Robert Edric was born in 1956. This is his memoir of a working class childhood in Sheffield in the 1960s, where he lived with his mother, father, younger sister and brother.
I enjoyed the details of the time he was growing up. I was born in 1969, so missed most of the 1960s and am unfamiliar with how things were back then. He mentions his household sharing three outdoor toilets with a dozen houses! I recall my grandparents having outside toilets, but contained in their own garden and just for their use. I didn’t know shared outside loos was even a thing!
The Second World War was still fresh in people’s minds when Robert was growing up and he writes about an air-raid shelter near his school. By my childhood, these were further back in history but things like ashtrays, Green Shield stamps and collecting cards from packets of tea still prevailed into the 1970s and Robert’s memories triggered some of my own.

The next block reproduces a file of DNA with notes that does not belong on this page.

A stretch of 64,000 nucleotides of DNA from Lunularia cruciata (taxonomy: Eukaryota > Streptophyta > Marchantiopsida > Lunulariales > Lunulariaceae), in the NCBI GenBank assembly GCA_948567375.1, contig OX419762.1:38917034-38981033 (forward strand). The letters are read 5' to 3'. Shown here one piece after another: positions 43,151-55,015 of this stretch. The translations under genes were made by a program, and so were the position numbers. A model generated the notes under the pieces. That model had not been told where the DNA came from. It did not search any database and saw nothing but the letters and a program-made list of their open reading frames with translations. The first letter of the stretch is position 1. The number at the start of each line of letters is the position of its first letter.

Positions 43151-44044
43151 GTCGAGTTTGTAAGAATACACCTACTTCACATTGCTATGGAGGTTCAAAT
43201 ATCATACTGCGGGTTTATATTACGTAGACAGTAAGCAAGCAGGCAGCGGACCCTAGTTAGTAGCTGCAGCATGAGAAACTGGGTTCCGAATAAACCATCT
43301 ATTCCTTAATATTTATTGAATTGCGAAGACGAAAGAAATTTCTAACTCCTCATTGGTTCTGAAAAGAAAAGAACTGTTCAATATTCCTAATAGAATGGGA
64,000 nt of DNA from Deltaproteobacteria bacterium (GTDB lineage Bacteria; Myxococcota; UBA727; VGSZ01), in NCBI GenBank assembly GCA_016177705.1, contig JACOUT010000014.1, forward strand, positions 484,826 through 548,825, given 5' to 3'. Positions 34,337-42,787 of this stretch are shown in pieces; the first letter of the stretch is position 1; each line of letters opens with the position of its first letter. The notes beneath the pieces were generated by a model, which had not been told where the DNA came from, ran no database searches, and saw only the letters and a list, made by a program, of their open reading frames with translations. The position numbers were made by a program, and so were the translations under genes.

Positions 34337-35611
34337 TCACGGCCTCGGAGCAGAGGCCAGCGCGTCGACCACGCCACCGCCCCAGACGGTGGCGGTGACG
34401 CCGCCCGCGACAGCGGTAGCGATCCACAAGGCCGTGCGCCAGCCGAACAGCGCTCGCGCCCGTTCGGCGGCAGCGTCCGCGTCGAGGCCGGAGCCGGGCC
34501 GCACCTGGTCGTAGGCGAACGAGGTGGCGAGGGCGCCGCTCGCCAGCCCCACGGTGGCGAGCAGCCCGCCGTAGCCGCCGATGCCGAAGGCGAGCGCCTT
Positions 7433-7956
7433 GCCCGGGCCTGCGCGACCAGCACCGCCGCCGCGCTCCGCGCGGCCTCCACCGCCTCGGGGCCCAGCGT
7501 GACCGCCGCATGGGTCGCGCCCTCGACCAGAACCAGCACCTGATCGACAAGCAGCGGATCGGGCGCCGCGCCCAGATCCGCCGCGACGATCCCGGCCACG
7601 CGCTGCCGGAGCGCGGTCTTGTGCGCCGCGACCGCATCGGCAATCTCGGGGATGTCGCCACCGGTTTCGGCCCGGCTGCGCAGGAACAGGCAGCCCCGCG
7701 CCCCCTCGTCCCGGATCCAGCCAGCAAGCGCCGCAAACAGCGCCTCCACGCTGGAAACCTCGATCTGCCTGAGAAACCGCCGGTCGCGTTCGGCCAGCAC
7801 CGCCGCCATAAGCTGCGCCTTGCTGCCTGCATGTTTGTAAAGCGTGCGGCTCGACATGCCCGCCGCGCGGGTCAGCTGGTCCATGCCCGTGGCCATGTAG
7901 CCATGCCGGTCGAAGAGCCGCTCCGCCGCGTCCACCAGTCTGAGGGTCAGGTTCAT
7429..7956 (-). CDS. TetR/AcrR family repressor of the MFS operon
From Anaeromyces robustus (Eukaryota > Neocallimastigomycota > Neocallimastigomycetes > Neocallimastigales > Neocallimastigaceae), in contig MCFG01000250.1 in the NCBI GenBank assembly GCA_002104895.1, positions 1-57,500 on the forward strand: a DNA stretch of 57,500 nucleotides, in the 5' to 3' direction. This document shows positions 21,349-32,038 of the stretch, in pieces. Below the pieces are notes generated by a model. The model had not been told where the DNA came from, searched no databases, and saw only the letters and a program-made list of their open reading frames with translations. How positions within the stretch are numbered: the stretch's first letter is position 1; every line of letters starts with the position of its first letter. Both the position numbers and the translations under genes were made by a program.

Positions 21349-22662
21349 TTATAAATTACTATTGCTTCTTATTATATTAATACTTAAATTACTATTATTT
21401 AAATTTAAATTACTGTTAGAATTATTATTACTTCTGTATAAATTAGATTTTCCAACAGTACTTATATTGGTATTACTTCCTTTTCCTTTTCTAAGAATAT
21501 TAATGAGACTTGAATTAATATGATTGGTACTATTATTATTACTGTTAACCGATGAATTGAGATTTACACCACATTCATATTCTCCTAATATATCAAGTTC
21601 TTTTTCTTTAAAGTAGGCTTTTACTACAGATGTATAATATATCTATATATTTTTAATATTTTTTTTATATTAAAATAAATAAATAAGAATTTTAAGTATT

Each chapter deals with a theme, a particular moment or topic from his childhood. We read about his father’s wig (toupee!), moving house, various family gatherings, getting into Grammar School, doing a paper round, trips to the cinema, the local working men’s club and so on. These are varying lengths, but easy to read and usually interesting. (I wasn’t so keen on the chapter about fishing.)
I enjoyed reading this, but I think you’d love it even more if you’re from Sheffield or brought up in the 1960s. I’m sure plenty of this book will resonate with you and bring back lots of memories.